M. of Donegall v. Houlditch et al. Respondents Petition for Payment of Costs, referred to Appeal Com ee.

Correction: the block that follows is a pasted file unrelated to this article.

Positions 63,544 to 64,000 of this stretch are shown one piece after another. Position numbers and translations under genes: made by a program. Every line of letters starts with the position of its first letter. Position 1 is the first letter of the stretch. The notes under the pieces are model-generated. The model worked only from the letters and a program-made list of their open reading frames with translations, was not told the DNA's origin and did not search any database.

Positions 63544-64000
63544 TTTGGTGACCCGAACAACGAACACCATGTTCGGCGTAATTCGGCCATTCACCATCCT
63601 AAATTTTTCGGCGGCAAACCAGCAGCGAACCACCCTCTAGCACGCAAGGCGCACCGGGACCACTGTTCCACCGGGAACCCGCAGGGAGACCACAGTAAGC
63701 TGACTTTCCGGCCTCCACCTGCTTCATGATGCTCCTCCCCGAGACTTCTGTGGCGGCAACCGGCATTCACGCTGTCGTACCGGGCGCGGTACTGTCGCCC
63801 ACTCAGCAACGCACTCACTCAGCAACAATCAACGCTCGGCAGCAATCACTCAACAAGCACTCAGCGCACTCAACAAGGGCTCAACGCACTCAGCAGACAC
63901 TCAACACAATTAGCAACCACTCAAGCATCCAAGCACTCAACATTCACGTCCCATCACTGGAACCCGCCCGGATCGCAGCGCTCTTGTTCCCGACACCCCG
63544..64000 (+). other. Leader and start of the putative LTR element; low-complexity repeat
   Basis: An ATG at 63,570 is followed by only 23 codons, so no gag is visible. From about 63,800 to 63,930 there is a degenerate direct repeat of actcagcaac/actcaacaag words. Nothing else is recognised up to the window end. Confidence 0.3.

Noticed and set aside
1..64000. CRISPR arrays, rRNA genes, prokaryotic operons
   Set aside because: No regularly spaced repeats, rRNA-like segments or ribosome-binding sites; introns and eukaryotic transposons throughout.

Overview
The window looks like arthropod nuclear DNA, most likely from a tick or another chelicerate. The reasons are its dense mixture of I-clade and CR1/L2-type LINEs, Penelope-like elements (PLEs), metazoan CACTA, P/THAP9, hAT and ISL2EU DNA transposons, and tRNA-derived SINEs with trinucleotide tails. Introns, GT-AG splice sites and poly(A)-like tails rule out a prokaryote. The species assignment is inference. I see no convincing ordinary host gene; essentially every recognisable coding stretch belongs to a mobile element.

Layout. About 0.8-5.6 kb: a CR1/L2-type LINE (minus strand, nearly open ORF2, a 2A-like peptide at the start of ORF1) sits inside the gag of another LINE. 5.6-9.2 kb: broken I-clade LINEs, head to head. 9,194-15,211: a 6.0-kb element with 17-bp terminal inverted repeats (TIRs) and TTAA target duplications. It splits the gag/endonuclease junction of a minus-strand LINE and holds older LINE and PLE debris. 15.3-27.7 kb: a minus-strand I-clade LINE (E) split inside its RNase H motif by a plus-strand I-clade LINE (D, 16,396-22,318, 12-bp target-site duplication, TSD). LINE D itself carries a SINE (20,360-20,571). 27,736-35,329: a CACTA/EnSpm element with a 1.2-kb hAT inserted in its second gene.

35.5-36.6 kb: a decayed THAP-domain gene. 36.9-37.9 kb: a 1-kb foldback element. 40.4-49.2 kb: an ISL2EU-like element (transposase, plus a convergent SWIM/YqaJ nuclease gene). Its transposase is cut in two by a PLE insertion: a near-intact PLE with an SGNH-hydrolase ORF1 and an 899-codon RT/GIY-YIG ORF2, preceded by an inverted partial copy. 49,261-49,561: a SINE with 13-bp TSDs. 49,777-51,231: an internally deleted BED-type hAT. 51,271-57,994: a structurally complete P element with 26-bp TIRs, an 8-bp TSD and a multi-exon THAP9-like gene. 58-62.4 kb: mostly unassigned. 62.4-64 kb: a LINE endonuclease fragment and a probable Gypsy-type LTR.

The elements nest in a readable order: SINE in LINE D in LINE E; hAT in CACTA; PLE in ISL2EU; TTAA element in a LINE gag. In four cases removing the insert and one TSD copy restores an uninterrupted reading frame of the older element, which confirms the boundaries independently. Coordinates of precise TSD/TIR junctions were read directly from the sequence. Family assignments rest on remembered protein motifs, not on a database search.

Upon reading the Petition of Edward Houlditch, and others, Respondents in a Cause lately depending in this House, to which George Augustus Marquess of Donegall was Appellant; setting forth, "That the said Appellant, on or about the 10th Day of May 1830, presented his Petition of Appeal to their Lordships, setting forth, that the Petitioners, residing in London, out of the Jurisdiction of the Court of Chancery in Ireland, filed their Bill in that Court on the 8th of December 1828, against the Appellant, praying, amongst other Things, that they, and other the Creditors of the Appellant claiming to be intitled under a certain Trust Deed in the Bill mentioned, might be decreed to have the full Benefit of several Suits and Proceedings, Decrees, Orders and Reports alleged to have been had in the High Court of Chancery in England, the Particulars of which were fully set forth in the Bill; and that such several Decrees and Orders might be enforced and carried into Execution so far as necessary; and that a proper Person might be appointed Receiver of the Rents and Profits of the Hereditaments comprised in the Trust Deed; and that the Appellant might be restrained by Injunction from receiving, or interfering in the Receipt, of such Rents and Profits: That on the 9th of July 1829 the Appellant filed his Answer to the Bill, relying (amongst other Things) upon his Absence out of England when such Decrees and Proceedings were had in the English Suits, and that he was not bound thereby, and setting forth divers Particulars in which the Appellant was advised that the Decrees and Proceedings were erroneous, unjust, irregular, and such as a Court of Equity ought not to carry into Execution: That the Petitioners having applied to the Court of Chancery in Ireland for a Receiver over the Appellant's Estates, grounded on the Answer of the Appellant, and Affidavits, an Order was made, on or about the 28th of November 1829, by The Lord High Chancellor of Ireland, refusing such Application: That the Appellant, on or about the 28th of April last, filed his Cross Bill against the Petitioners, (the Plaintiffs in the Original Suit,) impeaching the Securities of which the Petitioners claim to have been bonâ fide Purchasers, and of which it is the Object of the Original Suit to enforce Payment, and charging therein that the Securities were originally obtained by Fraud, and without Consideration, or in Consideration of Gambling Debts, and charging that the Petitioners, the Plaintiffs in the Original Cause, had full Notice and Knowledge thereof before they purchased or procured Assignments of the Securities, and as Evidence thereof setting out Copies of and Extracts from Letters written by John Houlditch, One of the Petitioners in the Original Cause, to his Brothers, Edward and James Houlditch, the Petitioners, who are also Plaintiffs in the Original Cause; and the Appellant by his said Cross Bill prayed a Discovery of the several Matters contained therein, to the end that he might be the better enabled to defend himself in the Original Suit; and that in the mean time and until (the Petitioners) the Plaintiffs in the Original Suit made such Discovery, they should be restrained from further proceeding in the Original Suit; and that the Appellant's Bill might be taken as a Cross Bill of Discovery, and in aid of the Appellant's Defence against the Original Bill, and for the Purpose of putting in Issue the several Documents and Facts therein stated: That on the Day following the Day on which the Cross Bill was filed, namely, on the 29th of April last, the Plaintiffs in the Original Cause served the peremptory Rule for Publication, which, according to the Practice of the Court of Chancery in Ireland, would have intitled them to pass Publication on the 7th of May: That no Subpona to hear Judgment having been served upon the Appellant, the Original Cause could not have been set down for hearing before the 12th of June, being the Second Day of Trinity Term, according to the General Order of the Court of Chancery in Ireland, bearing Date the 16th of November 1813: That the Appellant having been advised that it was essential to the Defence of his just Rights in the Original Suit to enforce an Answer to his Cross Bill, caused Notice to be served on the 28th of April of an Application to the Court of Chancery in Ireland, intitled in both the Original and Cross Causes, that further Proceedings be stayed in the Original Cause (save as to the Examination of Witnesses) until after the Defendants in the second Cause should have fully answered the Cross Bill: That the Application was grounded on the Pleadings and Proceedings in the Original Cause; the Bill in the second Cause; a Certificate of Counsel, that he had read the Cross Bill, and that he considered it necessary for the Attainment of Justice; an Affidavit of the Appellant, that the Cross Bill was not for the Purpose of Delay, but for the Attainment of Justice; and an Affidavit of the Appellant's Solicitor to the same Effect, and explaining the Causes of the Delay in filing the Cross Bill, and stating that the Cross Bill was absolutely necessary for doing Justice between the Parties, and that he was convinced, from the Documents in his Possession, and which had been put in Issue by the Cross Bill, that the Appellant had a good Defence against the Demands of the Petitioners, the Plaintiffs in the Original Cause: That by an Order of The Lord Chancellor of Ireland, bearing Date the 4th Day of May, the Motion of the Appellant was refused; and that shortly after presenting the Petition of Appeal the Petitioners put in their Answers: That on or about the 27th Day of May 1830 the Appellant presented another Petition to their Lordships, stating to the Effect before mentioned, and alledging, that notwithstanding the Appeal the Petitioners were proceeding in the Original Cause, and were intending to bring it to a Hearing before they put in their Answer to the Cross Bill, whereby great Injustice would be done to the Appellant; and praying that their Lordships would appoint an early Day for the hearing of the Appeal, and that in the mean time the Petitioners might be restrained from proceeding in the Original Suit, save as to the Examination of Witnesses: That the last-mentioned Petition was referred to the Appeal Committee, and came on to be heard on the 10th Day of June, when the Committee ordered that the Petition should stand over for a Fortnight, the Petitioners, the Defendants to the Cross Bill, undertaking to file their Answer to that Bill within a Fortnight: That at the Expiration of a Fortnight, no Answer having been filed by the Petitioners to the Cross Bill, and the Rule to pass Publication having nearly expired, the Appellant made a second Application to The Lord Chancellor of Ireland to stay Proceedings in the Original Suit until the Answer of the Petitioners to the Cross Bill should be filed; and his Lordship was pleased to order that Publication should be enlarged until Ten Days after such Answer should be filed: That the said Petition also stated, that in consequence of such last-mentioned Order it had become unnecessary for the Petitioner to prosecute his Appeal against the Order of the 4th Day of May, inasmuch as The Lord Chancellor of Ireland had by his last Order in Effect rescinded his Order of the 4th Day of May; and the Appellant prayed that he might be at liberty to withdraw his Appeal without Costs: That such Petition was referred to the Appeal Committee, and came on to be heard on the 7th Day of October last, and their Lordships, on Report, ordered that the Appellant should be at liberty to withdraw his Appeal, on Payment of reasonable Costs to the Petitioners: That the Agents of the Appellant and of the Petitioners having differed as to the Amount of the Costs, they agreed to refer the Matter to William Courtenay Esquire, their Lordships Clerk Assistant, (who had previously offered to settle such Costs in case the Agents differed,) to fix the Amount of Costs to be paid by the Appellant to the Petitioners, and he has since fixed the Sum of Fifty Pounds as proper to be paid to the Petitioners: That several Applications having been made by the Petitioners Agent to the Appellant's Agents, for the Payment of the said Sum of Fifty Pounds, he, on the 15th Day of January instant, received from them a Letter, stating that they had that Morning received a Letter from Messieurs Macartney, (who reside in Ireland, and are the Appellant's Solicitors there,) positively directing the Appeal to be prosecuted, and that of course they the said Agents had no Alternative but Compliance; and the Order for Leave to withdraw the Appeal, after Payment of Fifty Pounds Costs, could not be acted upon: That the Petitioners are advised that the Appellant's Agents, by consenting to the before-mentioned Reference to the said William Courtenay, did in fact agree to pay such Sum as he should determine to be proper to be paid for the Petitioners Costs;" and therefore praying, "That their Lordships will be pleased to order that the said Appellant may within a Fortnight pay to the Petitioners, not only the said Sum of Fifty Pounds, but also the Costs of the present Application and all other Proceedings consequent thereon:"